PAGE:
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    I just searched and found this http://www.roserushbrooke.com/hand-needles.html, I think I might some. Also results had this on Amazon.
    http://www.amazon.com/Big-Eye-Quilti.../dp/B000C38AKM Good question by the way. :D

  13. #13
    Senior Member wichypoo's Avatar
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    Jane what is the name of the book,I need all the help I can get.

  14. #14
    Super Member Olivia's Grammy's Avatar
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    Sometimes just turning the needle to the other side helps. One side of the eye is larger than the other. I thread all my needles at the same time as JaneDennis suggested if I'm quilting a for a long time.

  15. #15
    Dix
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    Senior Member Dix's Avatar
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    I use YLI thread when I hand quilt. It is thicker and will go right through the eye. I have always used Roxanne needles. Oh yeah, do cut at an angle!

  16. #16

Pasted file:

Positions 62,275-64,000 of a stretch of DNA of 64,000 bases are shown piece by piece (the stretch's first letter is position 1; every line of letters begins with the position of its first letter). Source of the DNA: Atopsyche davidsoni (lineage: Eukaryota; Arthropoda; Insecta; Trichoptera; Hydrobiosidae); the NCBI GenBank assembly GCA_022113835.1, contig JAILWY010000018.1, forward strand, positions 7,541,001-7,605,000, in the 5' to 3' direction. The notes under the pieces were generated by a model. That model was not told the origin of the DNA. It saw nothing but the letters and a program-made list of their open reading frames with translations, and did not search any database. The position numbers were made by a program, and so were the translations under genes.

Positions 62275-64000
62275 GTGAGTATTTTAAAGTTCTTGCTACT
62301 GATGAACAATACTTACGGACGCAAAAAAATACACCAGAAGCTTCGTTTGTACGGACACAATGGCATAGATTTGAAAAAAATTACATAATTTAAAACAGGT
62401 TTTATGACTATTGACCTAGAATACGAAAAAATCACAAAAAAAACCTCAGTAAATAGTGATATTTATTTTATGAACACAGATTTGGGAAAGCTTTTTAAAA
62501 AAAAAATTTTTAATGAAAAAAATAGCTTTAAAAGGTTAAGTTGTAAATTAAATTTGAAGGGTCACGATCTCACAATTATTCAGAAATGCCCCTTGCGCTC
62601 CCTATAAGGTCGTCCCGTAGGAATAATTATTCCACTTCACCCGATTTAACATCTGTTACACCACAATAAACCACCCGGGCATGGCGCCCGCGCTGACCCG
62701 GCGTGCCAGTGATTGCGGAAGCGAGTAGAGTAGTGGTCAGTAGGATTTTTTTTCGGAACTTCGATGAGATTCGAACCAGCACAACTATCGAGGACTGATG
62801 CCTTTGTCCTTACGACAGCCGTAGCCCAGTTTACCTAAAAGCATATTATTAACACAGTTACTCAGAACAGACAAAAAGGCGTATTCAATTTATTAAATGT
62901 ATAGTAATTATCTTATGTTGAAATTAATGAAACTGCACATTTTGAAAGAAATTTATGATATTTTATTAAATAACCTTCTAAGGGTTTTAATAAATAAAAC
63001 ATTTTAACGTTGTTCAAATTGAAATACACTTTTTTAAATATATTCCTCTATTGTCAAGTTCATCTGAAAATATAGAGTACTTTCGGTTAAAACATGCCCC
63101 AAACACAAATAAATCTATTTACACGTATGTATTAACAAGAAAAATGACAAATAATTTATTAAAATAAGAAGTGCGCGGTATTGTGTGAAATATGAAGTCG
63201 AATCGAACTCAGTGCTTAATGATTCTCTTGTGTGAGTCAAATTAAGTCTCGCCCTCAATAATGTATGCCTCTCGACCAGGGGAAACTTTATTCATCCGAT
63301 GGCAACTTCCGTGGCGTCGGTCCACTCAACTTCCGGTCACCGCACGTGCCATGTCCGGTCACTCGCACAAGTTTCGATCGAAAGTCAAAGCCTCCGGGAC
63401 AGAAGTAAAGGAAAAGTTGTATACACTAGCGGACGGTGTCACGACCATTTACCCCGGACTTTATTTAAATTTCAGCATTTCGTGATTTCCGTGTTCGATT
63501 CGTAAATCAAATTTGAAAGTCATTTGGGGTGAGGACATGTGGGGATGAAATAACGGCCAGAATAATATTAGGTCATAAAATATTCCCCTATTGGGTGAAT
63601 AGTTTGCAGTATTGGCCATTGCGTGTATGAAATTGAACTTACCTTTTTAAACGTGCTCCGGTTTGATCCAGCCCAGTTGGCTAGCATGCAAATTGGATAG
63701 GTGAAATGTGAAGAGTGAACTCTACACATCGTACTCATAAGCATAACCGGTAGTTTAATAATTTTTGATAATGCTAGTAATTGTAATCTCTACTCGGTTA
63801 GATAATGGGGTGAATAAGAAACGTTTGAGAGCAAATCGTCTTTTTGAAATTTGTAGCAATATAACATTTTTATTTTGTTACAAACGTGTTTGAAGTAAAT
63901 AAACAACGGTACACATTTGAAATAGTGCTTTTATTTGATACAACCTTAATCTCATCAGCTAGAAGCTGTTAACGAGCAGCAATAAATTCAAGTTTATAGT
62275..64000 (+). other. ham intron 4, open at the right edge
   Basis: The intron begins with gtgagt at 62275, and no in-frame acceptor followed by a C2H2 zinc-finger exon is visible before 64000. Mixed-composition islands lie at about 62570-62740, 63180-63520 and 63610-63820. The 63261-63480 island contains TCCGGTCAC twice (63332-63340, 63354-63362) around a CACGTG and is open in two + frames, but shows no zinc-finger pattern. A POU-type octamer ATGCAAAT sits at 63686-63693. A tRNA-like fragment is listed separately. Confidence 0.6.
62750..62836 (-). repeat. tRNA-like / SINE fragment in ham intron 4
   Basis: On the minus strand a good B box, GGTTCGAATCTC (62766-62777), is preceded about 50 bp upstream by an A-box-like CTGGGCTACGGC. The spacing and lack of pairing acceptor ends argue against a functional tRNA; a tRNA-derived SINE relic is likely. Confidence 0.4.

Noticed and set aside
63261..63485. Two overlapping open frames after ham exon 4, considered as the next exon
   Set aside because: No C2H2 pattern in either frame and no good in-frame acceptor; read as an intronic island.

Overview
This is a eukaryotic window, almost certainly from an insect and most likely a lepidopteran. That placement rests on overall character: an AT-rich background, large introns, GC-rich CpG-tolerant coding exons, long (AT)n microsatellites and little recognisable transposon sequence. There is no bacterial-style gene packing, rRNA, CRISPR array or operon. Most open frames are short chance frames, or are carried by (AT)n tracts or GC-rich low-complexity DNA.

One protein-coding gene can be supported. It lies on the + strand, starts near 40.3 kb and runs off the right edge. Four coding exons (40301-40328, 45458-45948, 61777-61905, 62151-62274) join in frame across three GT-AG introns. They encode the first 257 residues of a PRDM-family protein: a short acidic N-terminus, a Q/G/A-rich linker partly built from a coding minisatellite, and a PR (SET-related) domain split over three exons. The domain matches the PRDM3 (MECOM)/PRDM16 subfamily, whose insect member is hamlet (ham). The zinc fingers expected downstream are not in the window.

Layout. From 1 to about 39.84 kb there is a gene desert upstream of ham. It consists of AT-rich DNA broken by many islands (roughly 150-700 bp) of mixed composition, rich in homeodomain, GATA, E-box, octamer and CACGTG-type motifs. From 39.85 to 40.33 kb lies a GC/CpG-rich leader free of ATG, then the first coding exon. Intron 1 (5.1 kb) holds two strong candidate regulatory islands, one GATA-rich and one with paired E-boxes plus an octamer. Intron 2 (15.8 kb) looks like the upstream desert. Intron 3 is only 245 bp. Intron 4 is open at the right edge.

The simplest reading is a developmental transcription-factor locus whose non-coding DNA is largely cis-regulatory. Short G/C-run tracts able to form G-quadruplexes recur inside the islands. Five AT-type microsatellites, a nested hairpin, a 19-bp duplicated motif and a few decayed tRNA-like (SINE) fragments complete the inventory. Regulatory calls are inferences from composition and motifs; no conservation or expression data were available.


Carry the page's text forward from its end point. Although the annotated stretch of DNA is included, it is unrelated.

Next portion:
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    Hi have you found anywhere to buy those spiral eye needles? I saw a news clip about them on our local station, but no info on where to buy them. I have looked online but haven't found them. They sound like they would be just the thing for me :lol: Thanks laurilli

  17. #17
    Power Poster sandpat's Avatar
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    I have one of those needle threaders that is free standing and also a good quality needle threader with the really fine wire. Its still a problem for me and I HATE threading needles! I found though that if I hold the thread still and put the needle onto the thread (instead of the way we were all taught to move the thread)..it seems to work better for me.

    Oh...if all that fails...big eye needles!!! :wink:

  18. #18

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    the reason quilting needle eyes are so small is that they have to go through three layers of fabric. One thing you can do to thread them is cut your quilting thread off first before you put it in your needle threader. Or if you wear glasses try threading needles without your glasses.

  19. #19
    luvmy2bts's Avatar
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    I love the Roxanne needles. They have a bigger eye and they come 50 to a bottle for about $8.00